Please use this identifier to cite or link to this item: http://hdl.handle.net/2122/7218
AuthorsSandri, L.* 
Jolly, G.* 
Lindsay, J.* 
Howe, T.* 
Marzocchi, W.* 
TitleCombining long- and short-term probabilistic volcanic hazard assessment with cost-benefit analysis to support decision making in a volcanic crisis from the Auckland Volcanic Field, New Zealand
Issue Date2012
Series/Report no./74(2012)
DOI10.1007/s00445-011-0556-y
URIhttp://hdl.handle.net/2122/7218
KeywordsAuckland Volcanic Field
Base surge
Bayesian event tree
Volcanic hazard
Cost benefit analysis
Subject Classification04. Solid Earth::04.08. Volcanology::04.08.08. Volcanic risk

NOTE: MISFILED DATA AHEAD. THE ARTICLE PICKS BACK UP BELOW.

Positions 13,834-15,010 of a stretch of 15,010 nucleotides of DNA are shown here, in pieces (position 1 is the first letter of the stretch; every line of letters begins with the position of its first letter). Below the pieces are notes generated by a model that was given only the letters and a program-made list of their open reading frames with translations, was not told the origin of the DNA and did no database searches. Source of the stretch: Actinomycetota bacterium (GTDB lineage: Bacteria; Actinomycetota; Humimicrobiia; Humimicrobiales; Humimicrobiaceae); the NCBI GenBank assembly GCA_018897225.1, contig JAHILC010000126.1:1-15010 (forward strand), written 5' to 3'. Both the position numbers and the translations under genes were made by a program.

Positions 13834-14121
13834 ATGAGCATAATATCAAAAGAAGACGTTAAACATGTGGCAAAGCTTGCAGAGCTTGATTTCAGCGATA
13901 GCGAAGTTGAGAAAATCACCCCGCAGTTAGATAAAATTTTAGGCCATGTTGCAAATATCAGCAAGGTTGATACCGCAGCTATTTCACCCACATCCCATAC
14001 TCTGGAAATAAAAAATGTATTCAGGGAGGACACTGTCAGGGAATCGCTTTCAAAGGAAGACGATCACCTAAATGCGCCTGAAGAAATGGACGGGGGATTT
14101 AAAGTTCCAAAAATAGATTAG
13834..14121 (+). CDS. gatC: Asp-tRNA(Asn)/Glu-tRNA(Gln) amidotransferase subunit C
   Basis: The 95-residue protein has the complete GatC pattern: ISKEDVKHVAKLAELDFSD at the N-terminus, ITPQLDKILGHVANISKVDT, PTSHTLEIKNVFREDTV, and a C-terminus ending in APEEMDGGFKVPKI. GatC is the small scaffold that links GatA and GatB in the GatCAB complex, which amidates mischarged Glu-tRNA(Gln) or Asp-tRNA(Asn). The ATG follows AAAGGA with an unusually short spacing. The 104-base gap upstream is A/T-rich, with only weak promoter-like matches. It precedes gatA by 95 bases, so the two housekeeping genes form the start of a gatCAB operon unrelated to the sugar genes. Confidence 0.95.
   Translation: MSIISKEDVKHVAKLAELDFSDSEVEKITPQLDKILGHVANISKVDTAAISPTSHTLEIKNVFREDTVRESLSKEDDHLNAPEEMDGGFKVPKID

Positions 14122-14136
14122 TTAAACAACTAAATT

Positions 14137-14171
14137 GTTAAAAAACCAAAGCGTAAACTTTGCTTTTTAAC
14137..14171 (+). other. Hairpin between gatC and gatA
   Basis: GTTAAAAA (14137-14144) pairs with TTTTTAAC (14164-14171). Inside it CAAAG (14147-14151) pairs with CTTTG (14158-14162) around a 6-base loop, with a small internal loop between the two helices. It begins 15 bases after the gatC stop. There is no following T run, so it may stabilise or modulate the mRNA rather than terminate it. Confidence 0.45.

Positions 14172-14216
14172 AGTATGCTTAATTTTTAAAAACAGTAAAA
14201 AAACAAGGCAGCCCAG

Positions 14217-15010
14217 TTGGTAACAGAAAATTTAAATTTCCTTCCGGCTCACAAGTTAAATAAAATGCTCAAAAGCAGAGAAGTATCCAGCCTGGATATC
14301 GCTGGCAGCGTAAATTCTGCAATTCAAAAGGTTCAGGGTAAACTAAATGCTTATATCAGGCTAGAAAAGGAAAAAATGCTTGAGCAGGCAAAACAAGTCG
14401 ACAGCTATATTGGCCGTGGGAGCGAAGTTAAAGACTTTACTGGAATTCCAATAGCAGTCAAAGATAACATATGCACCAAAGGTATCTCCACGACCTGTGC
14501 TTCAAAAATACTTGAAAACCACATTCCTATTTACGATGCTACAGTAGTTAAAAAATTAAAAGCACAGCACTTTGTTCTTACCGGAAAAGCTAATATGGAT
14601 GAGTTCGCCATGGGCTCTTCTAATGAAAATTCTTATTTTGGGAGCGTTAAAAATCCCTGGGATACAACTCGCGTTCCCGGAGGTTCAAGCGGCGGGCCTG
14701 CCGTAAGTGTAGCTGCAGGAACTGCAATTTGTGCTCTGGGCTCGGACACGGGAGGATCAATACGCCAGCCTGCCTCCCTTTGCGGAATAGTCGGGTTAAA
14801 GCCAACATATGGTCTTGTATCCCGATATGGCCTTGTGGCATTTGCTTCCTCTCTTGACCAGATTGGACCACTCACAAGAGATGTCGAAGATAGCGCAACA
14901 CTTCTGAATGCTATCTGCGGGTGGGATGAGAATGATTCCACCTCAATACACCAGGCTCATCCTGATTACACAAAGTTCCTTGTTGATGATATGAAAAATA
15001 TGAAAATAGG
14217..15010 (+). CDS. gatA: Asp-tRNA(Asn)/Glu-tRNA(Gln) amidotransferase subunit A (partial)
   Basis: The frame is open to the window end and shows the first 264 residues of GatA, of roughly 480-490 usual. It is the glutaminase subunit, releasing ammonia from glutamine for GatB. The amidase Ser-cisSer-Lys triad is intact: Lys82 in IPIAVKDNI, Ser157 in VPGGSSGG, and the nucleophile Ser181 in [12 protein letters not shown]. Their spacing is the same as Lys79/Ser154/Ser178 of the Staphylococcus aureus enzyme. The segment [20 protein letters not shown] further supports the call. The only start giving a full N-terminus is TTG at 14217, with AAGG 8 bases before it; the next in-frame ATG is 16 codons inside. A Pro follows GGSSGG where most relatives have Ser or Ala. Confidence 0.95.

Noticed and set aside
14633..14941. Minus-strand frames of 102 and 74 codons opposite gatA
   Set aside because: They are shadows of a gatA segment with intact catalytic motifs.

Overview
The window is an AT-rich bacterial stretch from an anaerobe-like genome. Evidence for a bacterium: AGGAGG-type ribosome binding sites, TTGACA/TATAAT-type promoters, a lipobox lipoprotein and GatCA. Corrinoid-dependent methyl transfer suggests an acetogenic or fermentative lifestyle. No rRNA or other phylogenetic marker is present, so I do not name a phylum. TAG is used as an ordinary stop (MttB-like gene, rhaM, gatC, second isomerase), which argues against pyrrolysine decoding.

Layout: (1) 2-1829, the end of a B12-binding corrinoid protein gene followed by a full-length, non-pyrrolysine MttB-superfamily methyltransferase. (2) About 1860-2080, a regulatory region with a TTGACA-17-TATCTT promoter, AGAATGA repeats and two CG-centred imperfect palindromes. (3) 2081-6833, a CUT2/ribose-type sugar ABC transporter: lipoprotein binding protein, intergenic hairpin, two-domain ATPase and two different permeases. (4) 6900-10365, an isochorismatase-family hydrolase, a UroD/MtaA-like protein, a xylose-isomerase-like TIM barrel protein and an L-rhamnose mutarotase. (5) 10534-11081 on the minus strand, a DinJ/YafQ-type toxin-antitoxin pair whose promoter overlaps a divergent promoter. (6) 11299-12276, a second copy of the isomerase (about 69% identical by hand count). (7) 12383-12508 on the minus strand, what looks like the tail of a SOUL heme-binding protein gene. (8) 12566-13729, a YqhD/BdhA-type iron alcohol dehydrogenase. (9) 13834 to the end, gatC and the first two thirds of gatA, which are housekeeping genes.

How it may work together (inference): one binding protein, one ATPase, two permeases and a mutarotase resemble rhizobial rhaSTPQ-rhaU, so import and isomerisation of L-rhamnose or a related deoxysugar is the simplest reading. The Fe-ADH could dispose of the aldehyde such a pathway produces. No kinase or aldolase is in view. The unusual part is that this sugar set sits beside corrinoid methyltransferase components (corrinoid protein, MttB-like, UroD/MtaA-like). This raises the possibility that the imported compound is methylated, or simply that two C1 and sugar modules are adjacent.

AbstractBy using BET_VH, we propose a quantitative probabilistic hazard assessment for base surge impact in Auckland, New Zealand. Base surges resulting from phreatomagmatic eruptions are among the most dangerous phenomena likely to be associated with the initial phase of a future eruption in the Auckland Volcanic Field. The assessment is done both in the long-term and in a specific short-term case study, i.e. the simulated pre-eruptive unrest episode during Exercise Ruaumoko, a national civil defence exercise. The most important factors to account for are the uncertainties in the vent location (expected for a volcanic field) and in the run-out distance of base surges. Here, we propose a statistical model of base surge run-out distance based on deposits from past eruptions in Auckland and in analogous volcanoes. We then combine our hazard assessment with an analysis of the costs and benefits of evacuating people (on a 1km x 1km cell grid). In addition to stressing the practical importance of a cost-benefit analysis in creating a bridge between volcanologists and decision makers, our study highlights some important points. First, in the Exercise Ruaumoko application, the evacuation call seems to be required as soon as the unrest phase is clear; additionally, the evacuation area is much larger than what is recommended in the current Contingency Plan. Secondly, the evacuation area changes in size with time, due to a reduction in the uncertainty in the vent location and increase in the probability of eruption. It is the tradeoff between these two factors that dictates which cells must be evacuated, and when, thus determining the ultimate size and shape of the area to be evacuated.
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